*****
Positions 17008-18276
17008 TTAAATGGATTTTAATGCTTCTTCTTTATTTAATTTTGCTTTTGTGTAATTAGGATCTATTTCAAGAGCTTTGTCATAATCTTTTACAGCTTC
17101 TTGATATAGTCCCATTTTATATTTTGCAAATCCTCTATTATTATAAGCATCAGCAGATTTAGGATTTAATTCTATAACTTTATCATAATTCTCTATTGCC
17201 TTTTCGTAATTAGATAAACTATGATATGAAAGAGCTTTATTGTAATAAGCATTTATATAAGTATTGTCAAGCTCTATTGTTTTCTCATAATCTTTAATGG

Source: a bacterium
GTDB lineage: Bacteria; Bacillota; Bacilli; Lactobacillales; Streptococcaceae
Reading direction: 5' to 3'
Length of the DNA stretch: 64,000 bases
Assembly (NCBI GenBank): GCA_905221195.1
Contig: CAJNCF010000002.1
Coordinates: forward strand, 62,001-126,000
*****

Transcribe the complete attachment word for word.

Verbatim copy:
Positions 17008-18276
17008 TTAAATGGATTTTAATGCTTCTTCTTTATTTAATTTTGCTTTTGTGTAATTAGGATCTATTTCAAGAGCTTTGTCATAATCTTTTACAGCTTC
17101 TTGATATAGTCCCATTTTATATTTTGCAAATCCTCTATTATTATAAGCATCAGCAGATTTAGGATTTAATTCTATAACTTTATCATAATTCTCTATTGCC
17201 TTTTCGTAATTAGATAAACTATGATATGAAAGAGCTTTATTGTAATAAGCATTTATATAAGTATTGTCAAGCTCTATTGTTTTCTCATAATCTTTAATGG

Source: a bacterium
GTDB lineage: Bacteria; Bacillota; Bacilli; Lactobacillales; Streptococcaceae
Reading direction: 5' to 3'
Length of the DNA stretch: 64,000 bases
Assembly (NCBI GenBank): GCA_905221195.1
Contig: CAJNCF010000002.1
Coordinates: forward strand, 62,001-126,000